AN.T. CARGO:4, image courtesy of AN.T. GmbH

This Heavy Duty E-Cargo Bike Has 2 Cubic Meters Of Payload Space & Can Haul 800+ Pounds

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Electric cargo bikes are evolving and improving rapidly these days, especially on the commercial and fleet side of things, where increased payload volume and carrying capacity are key, as well as stability, safety, and dependability for daily use. Many of these new ‘professional’ e-cargo bike platforms are coming out of Europe right now, such as Cologne, Germany’s 4-wheeled AN.T. CARGO:4, which sports some impressive specs.

There’s a world of difference between one of today’s consumer e-cargo bikes, which are great for hauling groceries or gear or kids around town, and a commercial-grade e-cargo bike that can haul hundreds of pounds of cargo day in and day out. It seems like we either need to have a better term for those ‘professional’ logistics machines (cycle trucks or cycle vans maybe?), or rename all of the consumer versions from e-cargo bikes to ‘utility’ e-bikes, just so we don’t lump them all in together. Semantics, amirite?

In any case, the heavy duty CARGO:4 from AN.T. GmbH is not very creatively named, but it is a rugged little vehicle that is sized to fit a Euro pallet in its two cubic meters of payload space, while its cargo capacity is more than 800 pounds (380 kg). To be able to handle the demands of continuous commercial use, many of the components on the CARGO:4 are not standard bicycle components, with the “durable and low-wear components” such as the wheels, brakes, and chain coming from the scooter industry, and the axles from the auto industry.

The CARGO:4 can be configured in different ways, such as having an enclosed cargo box on the rear or being capable of swapping out cargo boxes on the fly or having a flatbed in the rear, etc., with or without weather protection for the driver, and with either a mid-motor or hub motor, both employing a Pinion transmission. Having a neutral and reverse gear on a heavy duty e-cargo bike is a must in most use cases, as is an emergency brake, which the CARGO:4 does.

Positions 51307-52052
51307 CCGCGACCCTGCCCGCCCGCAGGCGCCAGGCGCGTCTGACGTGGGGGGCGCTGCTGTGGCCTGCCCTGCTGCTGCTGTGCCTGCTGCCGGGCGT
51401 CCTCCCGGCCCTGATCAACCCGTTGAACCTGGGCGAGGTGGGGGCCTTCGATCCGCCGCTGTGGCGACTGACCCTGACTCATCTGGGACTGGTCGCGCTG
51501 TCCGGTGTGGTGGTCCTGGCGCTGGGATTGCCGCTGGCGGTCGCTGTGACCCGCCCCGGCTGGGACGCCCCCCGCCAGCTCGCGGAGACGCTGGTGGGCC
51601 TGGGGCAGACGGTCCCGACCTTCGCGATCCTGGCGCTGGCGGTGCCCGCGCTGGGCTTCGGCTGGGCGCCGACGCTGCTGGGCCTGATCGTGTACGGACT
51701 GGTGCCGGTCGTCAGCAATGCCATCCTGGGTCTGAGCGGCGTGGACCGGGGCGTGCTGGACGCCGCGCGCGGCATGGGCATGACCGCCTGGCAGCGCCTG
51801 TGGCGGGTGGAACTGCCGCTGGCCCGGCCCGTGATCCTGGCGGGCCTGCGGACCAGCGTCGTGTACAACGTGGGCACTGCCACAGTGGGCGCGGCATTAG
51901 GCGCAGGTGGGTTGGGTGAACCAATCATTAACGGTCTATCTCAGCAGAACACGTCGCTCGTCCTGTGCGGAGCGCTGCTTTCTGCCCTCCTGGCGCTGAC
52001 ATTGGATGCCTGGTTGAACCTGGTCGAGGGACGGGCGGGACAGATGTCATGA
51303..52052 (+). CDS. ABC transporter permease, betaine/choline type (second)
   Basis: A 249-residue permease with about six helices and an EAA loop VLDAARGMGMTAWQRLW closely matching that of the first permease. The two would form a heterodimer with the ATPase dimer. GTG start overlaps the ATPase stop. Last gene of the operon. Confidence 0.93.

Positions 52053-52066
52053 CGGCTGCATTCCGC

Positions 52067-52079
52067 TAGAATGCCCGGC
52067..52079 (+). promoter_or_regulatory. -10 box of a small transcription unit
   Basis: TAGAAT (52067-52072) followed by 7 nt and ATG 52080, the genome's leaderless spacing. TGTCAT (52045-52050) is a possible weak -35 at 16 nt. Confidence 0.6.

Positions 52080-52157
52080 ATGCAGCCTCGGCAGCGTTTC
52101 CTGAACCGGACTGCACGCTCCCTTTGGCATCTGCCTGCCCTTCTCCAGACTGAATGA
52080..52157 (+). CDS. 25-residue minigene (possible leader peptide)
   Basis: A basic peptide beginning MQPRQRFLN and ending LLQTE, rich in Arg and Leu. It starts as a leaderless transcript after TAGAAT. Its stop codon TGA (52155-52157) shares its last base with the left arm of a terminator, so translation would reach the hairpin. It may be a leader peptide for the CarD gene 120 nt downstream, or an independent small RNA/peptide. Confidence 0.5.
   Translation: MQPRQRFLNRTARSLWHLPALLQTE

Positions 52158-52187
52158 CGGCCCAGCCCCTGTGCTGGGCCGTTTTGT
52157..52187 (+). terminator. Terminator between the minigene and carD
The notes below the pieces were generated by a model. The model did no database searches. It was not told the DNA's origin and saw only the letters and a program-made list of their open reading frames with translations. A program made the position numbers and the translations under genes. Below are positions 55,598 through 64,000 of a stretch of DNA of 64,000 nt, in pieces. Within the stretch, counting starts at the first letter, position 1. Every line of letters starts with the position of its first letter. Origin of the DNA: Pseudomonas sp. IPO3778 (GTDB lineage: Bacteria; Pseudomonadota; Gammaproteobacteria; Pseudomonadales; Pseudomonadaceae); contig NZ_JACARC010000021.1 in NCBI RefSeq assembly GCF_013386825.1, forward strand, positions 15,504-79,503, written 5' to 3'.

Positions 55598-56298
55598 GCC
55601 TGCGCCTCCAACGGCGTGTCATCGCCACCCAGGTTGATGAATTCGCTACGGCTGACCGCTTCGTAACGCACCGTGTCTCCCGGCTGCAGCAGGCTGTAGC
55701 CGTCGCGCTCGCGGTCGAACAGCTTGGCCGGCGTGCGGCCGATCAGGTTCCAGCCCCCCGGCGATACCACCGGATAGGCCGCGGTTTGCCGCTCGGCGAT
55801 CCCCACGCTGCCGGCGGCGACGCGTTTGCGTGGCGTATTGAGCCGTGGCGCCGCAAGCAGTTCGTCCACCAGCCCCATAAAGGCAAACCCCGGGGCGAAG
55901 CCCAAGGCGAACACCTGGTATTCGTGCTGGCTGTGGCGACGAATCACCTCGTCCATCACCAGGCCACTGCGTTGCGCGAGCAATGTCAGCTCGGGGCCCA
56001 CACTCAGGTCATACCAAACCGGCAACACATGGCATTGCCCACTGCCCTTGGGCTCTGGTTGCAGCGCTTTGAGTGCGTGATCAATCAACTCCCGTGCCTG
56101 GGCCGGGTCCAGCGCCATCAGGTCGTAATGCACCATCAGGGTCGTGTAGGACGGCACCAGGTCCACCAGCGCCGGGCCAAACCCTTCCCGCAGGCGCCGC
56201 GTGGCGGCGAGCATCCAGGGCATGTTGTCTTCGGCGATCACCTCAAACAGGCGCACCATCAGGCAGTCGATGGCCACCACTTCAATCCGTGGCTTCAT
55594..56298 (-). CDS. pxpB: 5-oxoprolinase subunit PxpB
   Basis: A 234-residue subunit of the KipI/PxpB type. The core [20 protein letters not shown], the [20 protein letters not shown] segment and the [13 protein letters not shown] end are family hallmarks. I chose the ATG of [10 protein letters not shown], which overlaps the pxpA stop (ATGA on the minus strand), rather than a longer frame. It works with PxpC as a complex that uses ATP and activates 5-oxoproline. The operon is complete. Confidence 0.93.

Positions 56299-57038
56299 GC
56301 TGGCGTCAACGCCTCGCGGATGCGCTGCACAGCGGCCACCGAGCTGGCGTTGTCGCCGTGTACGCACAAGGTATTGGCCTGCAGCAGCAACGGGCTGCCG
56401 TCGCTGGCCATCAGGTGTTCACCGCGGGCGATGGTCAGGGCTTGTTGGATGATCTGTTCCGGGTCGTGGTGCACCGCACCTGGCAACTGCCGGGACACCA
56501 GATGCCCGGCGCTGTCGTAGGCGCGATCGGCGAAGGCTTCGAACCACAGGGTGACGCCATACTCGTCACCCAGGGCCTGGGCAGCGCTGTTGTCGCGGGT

Aside from all of the consumer-focused last-mile delivery applications where the CARGO:4 could be employed, this e-cargo platform also looks to be an excellent fit for campus-based businesses and locations such as factories, where getting products, parts, and equipment to where they’re needed indoor or out is a constant demand. There are no noxious emissions or noise, so the CARGO:4 can pretty much go anywhere it will fit, making them a good option for maintenance or cleaning services, for the handyman and building trades, in and around airports and warehouses and mailrooms, etc., and I expect we’ll be seeing a lot more of these types of commercial-grade e-cargo bikes in action all over the place in coming years.

The CARGO:4, which was developed on behalf of the ZEG Group, isn’t the first e-cargo bike to come out of b&p engineering mobility GmbH, as there is the 3-wheeled AN.T. CARGO:3 (below) that has a unique pivot/steering setup, and the INVELO:4, which also has its own website. It might be worth paying attention to what b&p is working on in e-bike engineering and development as we move ever closer to cleaner greener transport and logistics solutions.

AN.T. CARGO:3

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Derek Markham

Derek lives in southwestern New Mexico and digs bicycles, simple living, fungi, organic gardening, sustainable lifestyle design, bouldering, and permaculture. He loves fresh roasted chiles, peanut butter on everything, and buckets of coffee.

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